Inaccurate or absent labeling has long plagued cigarette sales in the country.
Rabat – Morocco’s government has approved on Thursday a bill about the system of raw and manufactured cigarettes in order to align that system with the 2021 Finance Bill.
The 2021 Finance Bill stipulates the creation of an internal consumption tax on e-cigarettes of MAD 1,500 ($163) for every 1,000 grams.
The government’s spokesperson, Saaid Amzazi, announced in a press release that Bill 66.20 is an expansion of a chapter within Law 02-46 about the labeling of tar and nicotine ratios on cigarette packs.
The new bill, which Minister of Economy and Finance Mohamed Benchaaboun presented, aims to implement labeling of ratios of carbon monoxide in addition to the existing labels.
The new legislation strives to comply with international standards about the maximum levels of tar, nicotine, and carbon monoxide in cigarettes. It also pledges to detail ratios in an organized text.
The bill represents a recognition from the government that cigarettes in Morocco do not comply with international standards.
Swiss journalists Marie Maurisse and Gie Goris led an investigation in 2017 about the cigarettes that Switzerland sells to Morocco, which revealed significantly higher ratios of tar, nicotine, and carbon monoxide than those sold in Switzerland or France.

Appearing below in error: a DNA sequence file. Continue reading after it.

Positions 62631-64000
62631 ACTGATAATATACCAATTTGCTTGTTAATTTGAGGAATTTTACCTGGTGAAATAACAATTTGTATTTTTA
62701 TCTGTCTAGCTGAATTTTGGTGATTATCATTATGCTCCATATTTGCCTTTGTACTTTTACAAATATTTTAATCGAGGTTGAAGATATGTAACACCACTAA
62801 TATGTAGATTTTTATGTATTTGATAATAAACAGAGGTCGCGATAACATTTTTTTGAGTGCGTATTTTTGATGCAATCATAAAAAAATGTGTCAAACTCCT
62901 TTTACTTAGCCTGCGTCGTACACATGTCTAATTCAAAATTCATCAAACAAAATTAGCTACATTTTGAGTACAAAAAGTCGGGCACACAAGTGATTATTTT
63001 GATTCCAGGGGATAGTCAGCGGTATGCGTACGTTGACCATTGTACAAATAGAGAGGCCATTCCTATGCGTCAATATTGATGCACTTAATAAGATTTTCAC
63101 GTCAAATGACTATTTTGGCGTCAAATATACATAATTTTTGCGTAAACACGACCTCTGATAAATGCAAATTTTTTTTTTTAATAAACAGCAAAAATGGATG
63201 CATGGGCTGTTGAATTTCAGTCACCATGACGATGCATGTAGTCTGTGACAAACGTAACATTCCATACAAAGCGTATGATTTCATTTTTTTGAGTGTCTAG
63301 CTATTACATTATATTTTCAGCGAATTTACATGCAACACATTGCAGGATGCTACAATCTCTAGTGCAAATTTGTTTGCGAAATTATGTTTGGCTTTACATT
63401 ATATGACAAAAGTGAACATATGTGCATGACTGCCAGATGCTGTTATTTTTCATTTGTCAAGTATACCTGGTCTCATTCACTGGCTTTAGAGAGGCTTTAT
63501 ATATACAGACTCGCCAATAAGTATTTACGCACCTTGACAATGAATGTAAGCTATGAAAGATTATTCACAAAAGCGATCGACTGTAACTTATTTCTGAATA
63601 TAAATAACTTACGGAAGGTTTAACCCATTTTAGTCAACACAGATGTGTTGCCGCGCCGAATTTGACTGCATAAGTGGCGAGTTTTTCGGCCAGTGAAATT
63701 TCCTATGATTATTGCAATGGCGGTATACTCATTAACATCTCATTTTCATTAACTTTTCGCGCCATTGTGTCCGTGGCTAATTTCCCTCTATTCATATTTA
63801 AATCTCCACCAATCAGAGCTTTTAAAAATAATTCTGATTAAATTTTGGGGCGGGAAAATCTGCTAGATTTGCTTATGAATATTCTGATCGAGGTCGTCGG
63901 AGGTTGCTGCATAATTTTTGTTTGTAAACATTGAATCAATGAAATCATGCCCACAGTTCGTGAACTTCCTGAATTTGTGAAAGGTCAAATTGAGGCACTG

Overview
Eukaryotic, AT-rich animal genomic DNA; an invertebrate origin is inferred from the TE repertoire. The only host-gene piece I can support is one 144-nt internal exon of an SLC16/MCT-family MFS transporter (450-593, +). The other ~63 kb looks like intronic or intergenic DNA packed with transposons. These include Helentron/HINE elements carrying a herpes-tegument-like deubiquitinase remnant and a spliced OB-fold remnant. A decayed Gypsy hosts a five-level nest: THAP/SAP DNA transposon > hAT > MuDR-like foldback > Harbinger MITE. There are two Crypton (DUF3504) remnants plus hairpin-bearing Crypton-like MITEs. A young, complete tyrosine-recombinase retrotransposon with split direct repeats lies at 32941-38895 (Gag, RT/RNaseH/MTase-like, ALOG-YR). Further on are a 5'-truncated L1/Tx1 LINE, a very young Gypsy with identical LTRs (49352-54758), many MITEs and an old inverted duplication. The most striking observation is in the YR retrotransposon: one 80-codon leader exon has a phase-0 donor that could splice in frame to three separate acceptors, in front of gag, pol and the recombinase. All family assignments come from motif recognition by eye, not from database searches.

Swiss watchdog organization Public Eye published the study showing that “in 2017, 2,900 tonnes of Swiss cigarettes were exported to Morocco, the equivalent of some 3.625 billion ‘ciggies.’”
Other reports in 2019 stated that 71% of cigarettes sold in Morocco contain 14 milligrams of tar, defying international legal standards for cigarettes.
According to the World Health Organization (WHO), e-cigarettes should be subject to policy and regulatory measures as with all other tobacco products, in line with WHO’s Framework Convention on Tobacco Control (WHO FCTC).